Can I Get Disability Other Than Honorable Discharge for Addiction Treatment?
Is Addiction Treatment a VA Disability?
VA disabilities refer to financial assistance veterans may qualify for if they have a medical condition that is made worse or developed as a result of their service. Disability benefits can come in the form of VA health insurance or monthly payments. Certain mental health conditions, such as substance use disorder are included as part of VA benefits. The VA recognizes substance use disorder as an eligible benefit due to the prevalence of substance abuse among veterans. In addition, addiction can often be the result of untreated mental health conditions (or dual diagnosis) which are also common in those who have served in the military.
VA Disability Eligibility & Requirements
In order to qualify for VA Disability, there are certain criteria that have to be met. Disability benefits are reserved for people who have a condition that affects their mental or physical health, as well as one or more of these:
- They served on active duty, activity duty training, or inactive training duty.
- They have been awarded a disability rating for their service.
- The disability was related to their time in the military but did not appear until after their discharge.
- Serving in the military made an existing condition worse.
- They can connect their condition to their time in the military.
Compensation amounts are determined by a rating system the VA uses, that is based on the severity of the disability. Disabilities that greatly impact overall ability to function typically receive the most benefits. Ratings are based on medical evaluations, lab tests, collateral information from federal agencies, and results of Compensation and Pension (C&P) exams. The sum of the disability rating percentages will not exceed 100% according to their “whole body theory”.
Can You Lose VA Disability Benefits from Addiction?
Substance Used Disorder is a complex disease of the brain and body and requires the collaboration of a care team, medication, and therapies as with any other disease. For this reason, the VA will not stop your disability benefits due to addiction. However, there are instances when Veterans’ Affairs could terminate disability benefits. If there is evidence of fraud on behalf of the veteran or if the VA made a mistake when the benefit was initially granted, benefits could be terminated. In some situations, the amount of the monthly payment could be decreased. This would include if you are receiving separation, retirement, or severance pay, or if you are convicted of a felony and spent more than 60 days in federal or state prison. Decisions about disability benefits ultimately lie in the hands of the VA, however, veterans have rights. Don’t be afraid to advocate for yourself if you feel the VA has made an error. At minimum, you must be given advance, written notice of the termination of your benefits, and you must be given the opportunity to appeal the decision.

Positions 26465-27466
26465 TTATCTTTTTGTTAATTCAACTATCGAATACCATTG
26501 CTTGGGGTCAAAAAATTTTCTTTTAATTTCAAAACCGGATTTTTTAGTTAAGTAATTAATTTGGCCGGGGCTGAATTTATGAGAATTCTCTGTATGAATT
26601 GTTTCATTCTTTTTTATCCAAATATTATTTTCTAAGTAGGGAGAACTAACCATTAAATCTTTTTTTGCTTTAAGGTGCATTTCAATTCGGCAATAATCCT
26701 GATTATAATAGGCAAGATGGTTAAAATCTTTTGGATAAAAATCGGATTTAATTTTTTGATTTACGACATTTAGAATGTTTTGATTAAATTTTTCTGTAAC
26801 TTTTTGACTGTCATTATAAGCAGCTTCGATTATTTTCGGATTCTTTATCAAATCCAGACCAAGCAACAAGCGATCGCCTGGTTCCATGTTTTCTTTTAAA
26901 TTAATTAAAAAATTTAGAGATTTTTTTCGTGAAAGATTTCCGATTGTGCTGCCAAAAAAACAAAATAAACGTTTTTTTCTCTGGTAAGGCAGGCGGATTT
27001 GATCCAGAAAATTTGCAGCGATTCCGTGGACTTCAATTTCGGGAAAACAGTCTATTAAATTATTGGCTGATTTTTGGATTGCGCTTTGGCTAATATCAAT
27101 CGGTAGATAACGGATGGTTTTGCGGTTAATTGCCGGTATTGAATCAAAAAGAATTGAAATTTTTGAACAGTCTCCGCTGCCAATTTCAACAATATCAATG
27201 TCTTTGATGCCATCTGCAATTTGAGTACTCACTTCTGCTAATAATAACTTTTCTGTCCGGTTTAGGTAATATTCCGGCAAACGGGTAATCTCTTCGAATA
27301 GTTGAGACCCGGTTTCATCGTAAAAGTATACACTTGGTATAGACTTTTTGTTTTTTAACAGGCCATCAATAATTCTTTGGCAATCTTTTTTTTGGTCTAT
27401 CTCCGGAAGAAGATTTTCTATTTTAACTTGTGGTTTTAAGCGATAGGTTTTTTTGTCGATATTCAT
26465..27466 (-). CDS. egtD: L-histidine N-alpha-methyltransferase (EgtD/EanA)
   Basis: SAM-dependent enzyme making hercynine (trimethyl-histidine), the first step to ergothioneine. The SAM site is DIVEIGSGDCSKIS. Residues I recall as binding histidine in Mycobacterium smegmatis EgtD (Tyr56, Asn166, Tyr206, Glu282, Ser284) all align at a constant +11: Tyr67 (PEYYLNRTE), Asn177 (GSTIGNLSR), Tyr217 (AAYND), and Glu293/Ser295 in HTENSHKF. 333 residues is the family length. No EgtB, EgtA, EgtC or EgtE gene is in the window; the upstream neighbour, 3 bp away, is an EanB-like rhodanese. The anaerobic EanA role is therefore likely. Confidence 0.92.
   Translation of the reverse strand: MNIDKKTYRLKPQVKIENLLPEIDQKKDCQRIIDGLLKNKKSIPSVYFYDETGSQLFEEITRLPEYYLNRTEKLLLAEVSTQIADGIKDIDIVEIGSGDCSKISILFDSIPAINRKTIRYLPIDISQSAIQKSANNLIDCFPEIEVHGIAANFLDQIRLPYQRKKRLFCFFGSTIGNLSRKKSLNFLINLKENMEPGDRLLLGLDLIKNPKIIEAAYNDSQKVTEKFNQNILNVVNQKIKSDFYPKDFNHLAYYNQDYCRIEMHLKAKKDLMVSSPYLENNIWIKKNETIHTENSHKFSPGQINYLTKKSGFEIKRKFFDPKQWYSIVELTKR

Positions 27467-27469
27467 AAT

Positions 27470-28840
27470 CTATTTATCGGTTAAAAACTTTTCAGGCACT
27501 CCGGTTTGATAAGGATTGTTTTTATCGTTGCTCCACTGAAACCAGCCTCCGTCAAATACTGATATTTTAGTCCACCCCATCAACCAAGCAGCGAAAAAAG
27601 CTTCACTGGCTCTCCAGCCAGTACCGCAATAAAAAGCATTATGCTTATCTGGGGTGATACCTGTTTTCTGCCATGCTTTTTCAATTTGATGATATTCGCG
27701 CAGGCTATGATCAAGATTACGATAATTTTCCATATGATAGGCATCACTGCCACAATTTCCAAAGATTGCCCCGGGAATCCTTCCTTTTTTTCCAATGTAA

Addiction Treatment for Veterans at Quantum
If you or a veteran you love are ready to start your journey to recovery, Quantum Behavioral Health can help. Quantum is New Jersey’s premier addiction treatment center. They believe in fostering an environment where you feel safe, welcomed, and supported. They offer Intensive Outpatient Programs, Partial Hospitalization Programs (PHP), and Partial Care (PC). Each program will provide you with a personalized treatment plan that will be the foundation for the care you receive and goals you have in treatment. Addiction treatment relies heavily on group therapies led by compassionate therapists and will help you find support in your peers and provide an opportunity to share your experiences with others. For more information on starting your journey at Quantum, you can call (609) 993-0733.